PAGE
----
On Monday, the president of the Lebanese Association of Properties, Andira al-Zouhairi, warned of the “increased risk of building collapse,” following the deadly earthquake that struck Turkey and Syria on Monday morning,
“The situation is dangerous,” Zouhairi told L’Orient-Le Jour, adding that the current harsh weather in Lebanon aggravates risks of building collapse. The country’s ongoing economic crisis hinders regular building maintenance and repair, further exacerbating the risks caused by the quake.
Faced with these risks, the Interior Ministry declared a “state of municipal emergency” and tasked the High Relief Committee with preparing a detailed report on the damaged buildings.
“We must not take lightly the earthquake in Turkey and its aftershocks that affected Lebanon,” said Zouhairi, recalling that “many buildings in Lebanon were already in a dilapidated state” even before the earthquake.
The expert said “more than 16,200 buildings are at risk of collapse across the country, including 4,000 in Tripoli and 10,460 in Beirut that were structurally compromised even “before the [Aug. 4] port explosion.”
“After the Aug. 4 tragedy, the army inspected 20 percent of the damaged area in the capital and found that 85,744 units had been affected, [including] 60,018 apartments, 14,075 shops, 5,042 businesses, 1,173 buildings as part of the architectural heritage, 962 restaurants, 82 schools and educational institutions in general and 12 hospitals,” Zouhairi added.
“There are also buildings at risk in Nabaa, Bourj Hammoud, Mount Lebanon and Sour in the South,” she said.
According to Zouhairi, “the damaged buildings, especially following the tremors, constitute a time bomb.”
“The situation is dangerous. Some damage may not be immediately noticeable and may appear later, such as cracks in the walls,” she warned, calling on “the citizens to monitor the condition of their houses.”
Zouhairi added that the High Relief Committee and the Interior Ministry must carefully assess buildings at risk and take the necessary measures to prevent collapses.
With assessment measures pending, Zouhairi cannot provide figures on buildings that are now considered at-risk due to the earthquake and winter storm.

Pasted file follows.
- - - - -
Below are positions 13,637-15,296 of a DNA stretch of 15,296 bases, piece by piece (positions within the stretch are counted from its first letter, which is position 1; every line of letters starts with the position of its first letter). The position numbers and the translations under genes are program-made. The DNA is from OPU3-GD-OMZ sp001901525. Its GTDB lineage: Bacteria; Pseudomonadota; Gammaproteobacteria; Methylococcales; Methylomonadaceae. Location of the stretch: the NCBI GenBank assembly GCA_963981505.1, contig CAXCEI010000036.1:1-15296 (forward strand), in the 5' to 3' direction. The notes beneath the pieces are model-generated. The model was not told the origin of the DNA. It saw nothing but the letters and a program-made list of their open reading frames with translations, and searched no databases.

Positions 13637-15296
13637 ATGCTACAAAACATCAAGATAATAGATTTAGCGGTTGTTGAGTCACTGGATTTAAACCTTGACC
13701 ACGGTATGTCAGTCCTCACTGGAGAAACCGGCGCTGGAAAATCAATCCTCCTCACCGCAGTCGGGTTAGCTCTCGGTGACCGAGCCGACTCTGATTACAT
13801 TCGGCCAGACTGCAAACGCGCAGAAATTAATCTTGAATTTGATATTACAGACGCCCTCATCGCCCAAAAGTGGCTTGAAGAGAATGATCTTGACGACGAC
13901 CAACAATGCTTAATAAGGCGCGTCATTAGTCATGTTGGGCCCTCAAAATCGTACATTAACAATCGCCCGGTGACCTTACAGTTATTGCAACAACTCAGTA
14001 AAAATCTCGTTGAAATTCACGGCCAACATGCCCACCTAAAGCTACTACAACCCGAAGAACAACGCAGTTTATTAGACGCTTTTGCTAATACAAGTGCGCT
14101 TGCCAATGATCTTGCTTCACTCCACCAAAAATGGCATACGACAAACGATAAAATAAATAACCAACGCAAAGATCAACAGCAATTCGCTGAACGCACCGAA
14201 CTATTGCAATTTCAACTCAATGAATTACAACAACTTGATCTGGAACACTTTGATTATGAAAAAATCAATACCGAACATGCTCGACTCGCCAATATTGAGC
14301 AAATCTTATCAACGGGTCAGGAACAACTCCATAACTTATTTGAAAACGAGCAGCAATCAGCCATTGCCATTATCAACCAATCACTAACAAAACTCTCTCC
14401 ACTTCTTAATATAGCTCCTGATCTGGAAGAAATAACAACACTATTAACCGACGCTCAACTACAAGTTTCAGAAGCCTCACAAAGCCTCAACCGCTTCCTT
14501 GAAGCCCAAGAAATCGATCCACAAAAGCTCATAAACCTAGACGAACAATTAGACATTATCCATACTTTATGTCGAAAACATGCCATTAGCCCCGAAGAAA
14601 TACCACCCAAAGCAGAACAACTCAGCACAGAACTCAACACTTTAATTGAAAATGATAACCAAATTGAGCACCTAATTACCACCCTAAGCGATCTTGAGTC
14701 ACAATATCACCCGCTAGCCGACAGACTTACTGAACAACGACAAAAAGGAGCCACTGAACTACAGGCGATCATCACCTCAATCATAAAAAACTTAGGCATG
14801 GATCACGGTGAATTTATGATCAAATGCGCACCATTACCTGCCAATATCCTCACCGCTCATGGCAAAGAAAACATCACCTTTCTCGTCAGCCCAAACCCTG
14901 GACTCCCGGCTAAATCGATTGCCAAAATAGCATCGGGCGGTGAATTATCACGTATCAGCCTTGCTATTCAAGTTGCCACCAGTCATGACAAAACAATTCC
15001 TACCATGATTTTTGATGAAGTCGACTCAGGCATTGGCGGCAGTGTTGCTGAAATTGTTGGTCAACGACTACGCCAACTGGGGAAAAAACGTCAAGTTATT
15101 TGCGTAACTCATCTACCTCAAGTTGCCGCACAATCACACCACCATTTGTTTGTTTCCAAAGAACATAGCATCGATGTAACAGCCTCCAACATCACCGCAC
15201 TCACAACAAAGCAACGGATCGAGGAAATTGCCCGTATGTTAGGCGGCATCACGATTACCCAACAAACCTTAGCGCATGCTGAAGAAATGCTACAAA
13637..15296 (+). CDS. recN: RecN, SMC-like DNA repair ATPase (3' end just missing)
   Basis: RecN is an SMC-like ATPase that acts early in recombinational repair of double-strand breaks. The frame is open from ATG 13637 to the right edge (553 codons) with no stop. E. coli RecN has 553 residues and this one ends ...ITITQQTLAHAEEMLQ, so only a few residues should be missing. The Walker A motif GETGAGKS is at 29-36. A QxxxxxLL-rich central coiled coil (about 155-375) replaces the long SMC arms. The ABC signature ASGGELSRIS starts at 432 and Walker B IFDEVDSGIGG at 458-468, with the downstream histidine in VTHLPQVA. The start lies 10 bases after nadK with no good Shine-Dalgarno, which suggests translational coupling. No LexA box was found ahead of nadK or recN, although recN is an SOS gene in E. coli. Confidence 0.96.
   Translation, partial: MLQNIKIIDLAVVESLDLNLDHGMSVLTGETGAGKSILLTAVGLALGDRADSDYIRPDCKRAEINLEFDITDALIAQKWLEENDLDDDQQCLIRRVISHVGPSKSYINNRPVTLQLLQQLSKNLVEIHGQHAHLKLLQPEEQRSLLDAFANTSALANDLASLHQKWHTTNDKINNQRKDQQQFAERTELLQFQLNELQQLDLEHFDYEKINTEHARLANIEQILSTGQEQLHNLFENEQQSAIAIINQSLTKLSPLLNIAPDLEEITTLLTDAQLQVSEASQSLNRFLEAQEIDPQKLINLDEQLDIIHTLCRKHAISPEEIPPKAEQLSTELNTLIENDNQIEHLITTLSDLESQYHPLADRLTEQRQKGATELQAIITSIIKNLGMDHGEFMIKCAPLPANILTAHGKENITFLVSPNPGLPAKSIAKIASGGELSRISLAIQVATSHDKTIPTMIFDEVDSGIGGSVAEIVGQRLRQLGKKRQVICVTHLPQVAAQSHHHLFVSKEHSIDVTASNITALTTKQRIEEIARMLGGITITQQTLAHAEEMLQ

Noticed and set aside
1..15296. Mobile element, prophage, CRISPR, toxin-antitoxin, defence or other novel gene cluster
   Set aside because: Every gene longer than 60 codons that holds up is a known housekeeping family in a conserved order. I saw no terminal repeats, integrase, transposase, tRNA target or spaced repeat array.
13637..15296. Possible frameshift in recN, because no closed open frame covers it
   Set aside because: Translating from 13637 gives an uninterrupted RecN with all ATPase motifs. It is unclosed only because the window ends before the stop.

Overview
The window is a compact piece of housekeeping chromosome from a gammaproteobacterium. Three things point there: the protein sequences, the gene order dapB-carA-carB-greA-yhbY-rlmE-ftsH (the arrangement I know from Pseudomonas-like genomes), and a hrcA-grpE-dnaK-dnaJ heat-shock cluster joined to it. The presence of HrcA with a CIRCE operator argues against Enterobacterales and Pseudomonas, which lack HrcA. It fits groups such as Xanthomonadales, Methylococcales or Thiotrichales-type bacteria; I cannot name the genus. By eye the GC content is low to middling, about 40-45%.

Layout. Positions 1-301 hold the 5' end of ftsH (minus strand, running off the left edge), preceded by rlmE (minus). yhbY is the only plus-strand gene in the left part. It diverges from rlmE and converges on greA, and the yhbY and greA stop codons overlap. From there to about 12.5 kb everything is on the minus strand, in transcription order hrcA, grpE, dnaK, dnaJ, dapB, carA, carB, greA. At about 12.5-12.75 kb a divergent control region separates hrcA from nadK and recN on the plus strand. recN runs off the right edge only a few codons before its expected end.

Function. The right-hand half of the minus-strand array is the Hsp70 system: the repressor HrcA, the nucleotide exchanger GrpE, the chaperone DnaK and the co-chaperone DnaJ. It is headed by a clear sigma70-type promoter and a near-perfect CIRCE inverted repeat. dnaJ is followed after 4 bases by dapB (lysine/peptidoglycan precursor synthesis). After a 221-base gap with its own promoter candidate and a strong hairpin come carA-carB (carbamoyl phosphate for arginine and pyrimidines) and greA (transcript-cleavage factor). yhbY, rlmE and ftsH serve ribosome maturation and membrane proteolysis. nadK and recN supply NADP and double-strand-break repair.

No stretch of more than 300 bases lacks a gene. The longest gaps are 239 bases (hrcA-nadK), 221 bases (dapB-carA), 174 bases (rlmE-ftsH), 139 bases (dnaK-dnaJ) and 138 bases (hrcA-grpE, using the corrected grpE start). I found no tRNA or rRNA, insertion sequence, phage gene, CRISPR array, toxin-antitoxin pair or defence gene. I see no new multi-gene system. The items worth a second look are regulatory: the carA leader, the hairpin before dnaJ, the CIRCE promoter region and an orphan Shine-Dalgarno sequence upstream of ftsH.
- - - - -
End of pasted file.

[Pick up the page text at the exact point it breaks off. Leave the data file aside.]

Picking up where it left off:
The violent storms that began last week “are indeed an additional risk factor … The storm and the current rainfall could dramatically accelerate the disaster,” warned Zouhairi who also said she is worried about “the impact of humidity on the already dilapidated buildings.”
To avoid danger, “citizens must evacuate buildings at risk and keep a safe distance” from any structure at risk of collapse, she said.
‘State of municipal emergency’
Faced with these warnings, head of the High Relief Committee Mohammad Kheir told L’Orient-Le Jour that his teams “were not alerted to any extensive damage but remain ready to respond to any call.”
He said he is “cooperating closely” with the Interior Ministry, which asked him to inspect buildings damaged by the earthquake and rainfall and to submit a detailed report.
In parallel, caretaker Interior Minister Bassam Mawlawi declared “a state of municipal emergency” on Monday and called on municipalities to “identify any damage to buildings and report them to the High Relief Committee and the Disaster Risk Management Unit.”
Mawlawi also instructed the municipal police in each affected locality to ensure that solar panels installed on roofs are still secure despite the storm.
“If not, residents will be asked to reinforce the installations or uninstall them,” he said.
“If the parties concerned do not restore the affected buildings, they must at least reinforce their structures,” Zouhairi said, noting that “overcrowded areas and those with tightly packed buildings are most at risk.”
“Any incident could endanger the inhabitants as well as the passers-by and the neighboring buildings,” she underlined, highlighting that “the economic crisis … has considerably slowed down the maintenance works during the past years due to the exorbitant prices of materials.”
Zouhairi also said she “called on the UN in a missive submitted last week to push the Lebanese state to carry out reforms designed to enhance the safety of the damaged buildings.”
This article was originally published in French in L'Orient Le-Jour. Translation by Joelle El Khoury.